A Defense Ministry think tank described the tension on the Korean Peninsula last year as a situation serious enough to be called another “North Korean nuclear crisis” in its annual report on security issues in East Asia, released Friday.
In its report that analyzed events last year, the National Institute for Defense Studies highlighted the increasingly severe security environment in the region while also hailing the strengthening bilateral alliance between Japan and the United States.
Until the recent thaw in inter-Korean relations seen since the Winter Olympics in South Korea in February, tensions were running high over North Korea’s nuclear and missile development programs.
Last year, North Korea succeeded for the first time in test-firing an intercontinental ballistic missile in July and conducted its largest nuclear test in September. It also launched a number of other missiles and threatened to carry out nuclear attacks on the U.S. mainland and U.S. military bases in Japan.
North Korea’s nuclear and missile development constitutes “a new level” of threat, the institute said in its East Asian Strategic Review report, reiterating a phrase the Japanese government has used to express its concerns over the situation.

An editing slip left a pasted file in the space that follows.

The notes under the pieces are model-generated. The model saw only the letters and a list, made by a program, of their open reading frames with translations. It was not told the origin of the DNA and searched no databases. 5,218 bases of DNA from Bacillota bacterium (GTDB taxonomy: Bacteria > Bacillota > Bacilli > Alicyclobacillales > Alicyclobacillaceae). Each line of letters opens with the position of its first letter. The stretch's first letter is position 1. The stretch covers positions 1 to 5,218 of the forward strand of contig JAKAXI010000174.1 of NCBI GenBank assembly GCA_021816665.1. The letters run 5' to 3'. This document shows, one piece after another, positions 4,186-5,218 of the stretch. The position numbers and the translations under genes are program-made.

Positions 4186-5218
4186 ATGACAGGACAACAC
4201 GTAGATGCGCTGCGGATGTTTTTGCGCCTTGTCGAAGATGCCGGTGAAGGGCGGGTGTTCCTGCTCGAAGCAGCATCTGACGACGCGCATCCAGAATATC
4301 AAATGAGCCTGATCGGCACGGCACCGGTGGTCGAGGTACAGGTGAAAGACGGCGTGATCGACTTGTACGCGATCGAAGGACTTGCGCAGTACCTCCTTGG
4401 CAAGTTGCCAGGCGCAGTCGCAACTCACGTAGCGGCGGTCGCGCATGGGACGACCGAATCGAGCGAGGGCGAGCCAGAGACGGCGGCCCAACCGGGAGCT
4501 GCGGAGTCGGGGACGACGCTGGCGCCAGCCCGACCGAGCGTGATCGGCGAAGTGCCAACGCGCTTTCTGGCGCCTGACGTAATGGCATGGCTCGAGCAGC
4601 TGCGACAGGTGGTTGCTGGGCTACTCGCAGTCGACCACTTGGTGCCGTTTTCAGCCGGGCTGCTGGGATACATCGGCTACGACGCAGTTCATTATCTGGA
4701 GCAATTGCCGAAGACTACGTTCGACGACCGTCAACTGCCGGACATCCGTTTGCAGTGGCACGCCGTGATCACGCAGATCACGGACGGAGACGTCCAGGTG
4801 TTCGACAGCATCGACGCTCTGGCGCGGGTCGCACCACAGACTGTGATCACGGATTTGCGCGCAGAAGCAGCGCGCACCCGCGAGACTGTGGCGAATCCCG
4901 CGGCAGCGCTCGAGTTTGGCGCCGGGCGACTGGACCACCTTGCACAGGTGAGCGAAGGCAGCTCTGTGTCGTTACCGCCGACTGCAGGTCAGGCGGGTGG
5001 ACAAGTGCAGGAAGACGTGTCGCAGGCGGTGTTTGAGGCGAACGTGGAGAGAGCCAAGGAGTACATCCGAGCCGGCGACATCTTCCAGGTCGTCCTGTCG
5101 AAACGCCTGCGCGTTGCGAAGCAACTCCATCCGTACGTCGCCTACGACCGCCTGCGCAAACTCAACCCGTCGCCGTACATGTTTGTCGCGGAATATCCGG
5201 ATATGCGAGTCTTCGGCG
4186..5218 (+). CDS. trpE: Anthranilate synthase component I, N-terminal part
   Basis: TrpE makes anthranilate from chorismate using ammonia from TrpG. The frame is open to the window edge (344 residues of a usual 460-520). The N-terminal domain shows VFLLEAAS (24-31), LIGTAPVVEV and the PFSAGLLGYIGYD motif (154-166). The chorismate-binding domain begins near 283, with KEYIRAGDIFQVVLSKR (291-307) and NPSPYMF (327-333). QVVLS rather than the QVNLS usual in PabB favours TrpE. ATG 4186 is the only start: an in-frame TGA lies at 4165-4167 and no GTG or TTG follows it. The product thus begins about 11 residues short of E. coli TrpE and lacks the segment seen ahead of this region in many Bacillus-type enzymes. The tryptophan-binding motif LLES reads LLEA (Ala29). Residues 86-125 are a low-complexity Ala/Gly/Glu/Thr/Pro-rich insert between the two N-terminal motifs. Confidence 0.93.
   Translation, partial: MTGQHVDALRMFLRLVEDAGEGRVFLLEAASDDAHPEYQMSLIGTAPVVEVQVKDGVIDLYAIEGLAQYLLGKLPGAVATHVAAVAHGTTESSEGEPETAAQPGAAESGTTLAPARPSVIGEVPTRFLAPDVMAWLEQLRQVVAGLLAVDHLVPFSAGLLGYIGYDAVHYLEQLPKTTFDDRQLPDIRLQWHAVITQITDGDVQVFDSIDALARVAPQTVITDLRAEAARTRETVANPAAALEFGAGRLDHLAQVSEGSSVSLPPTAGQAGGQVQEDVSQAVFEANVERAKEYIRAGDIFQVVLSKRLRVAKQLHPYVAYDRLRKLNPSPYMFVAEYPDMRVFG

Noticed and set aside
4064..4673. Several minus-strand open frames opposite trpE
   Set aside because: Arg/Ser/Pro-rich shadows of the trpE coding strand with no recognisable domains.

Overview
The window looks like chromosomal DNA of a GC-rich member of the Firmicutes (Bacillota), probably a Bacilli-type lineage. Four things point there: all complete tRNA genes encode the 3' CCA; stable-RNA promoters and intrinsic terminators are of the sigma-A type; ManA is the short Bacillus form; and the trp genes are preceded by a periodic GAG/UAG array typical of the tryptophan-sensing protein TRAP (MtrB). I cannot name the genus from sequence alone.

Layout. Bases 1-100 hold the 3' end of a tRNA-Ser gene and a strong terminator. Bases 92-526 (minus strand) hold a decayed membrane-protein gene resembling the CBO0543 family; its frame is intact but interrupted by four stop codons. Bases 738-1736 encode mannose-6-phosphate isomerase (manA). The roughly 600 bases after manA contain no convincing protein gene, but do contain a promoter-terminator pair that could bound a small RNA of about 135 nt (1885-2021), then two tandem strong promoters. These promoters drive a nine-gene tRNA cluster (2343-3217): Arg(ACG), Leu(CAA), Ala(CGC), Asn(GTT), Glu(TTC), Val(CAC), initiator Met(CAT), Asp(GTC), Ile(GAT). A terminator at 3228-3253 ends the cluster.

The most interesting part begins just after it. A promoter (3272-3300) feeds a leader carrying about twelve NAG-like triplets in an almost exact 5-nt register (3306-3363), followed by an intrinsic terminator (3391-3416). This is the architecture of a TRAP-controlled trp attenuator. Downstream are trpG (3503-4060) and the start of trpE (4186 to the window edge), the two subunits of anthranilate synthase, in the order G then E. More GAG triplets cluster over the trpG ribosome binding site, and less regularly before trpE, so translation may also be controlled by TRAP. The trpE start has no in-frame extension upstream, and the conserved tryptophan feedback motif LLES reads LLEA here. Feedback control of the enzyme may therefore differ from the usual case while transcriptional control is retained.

On the Japan-U.S. alliance, the report said Japan has been able to expand its security role regionally and globally through its 2016 security legislation, which has loosened the constraints of the country’s postwar pacifist Constitution.
The legislation enables U.S. and Japanese troops to work together closer than ever in both peacetime and during contingencies, including in situations where Japan judges there is a need to exercise the right to collective self-defense, or defend allies under armed attack even when Japan itself is not attacked.
Noting that joint exercises have taken place with the involvement of U.S. aircraft carriers, the institute said the two countries are “steadily making progress” toward strengthening ties.
The report also warned of China’s military buildup, pointing to its moves including development of new equipment such as home-grown aircraft carriers.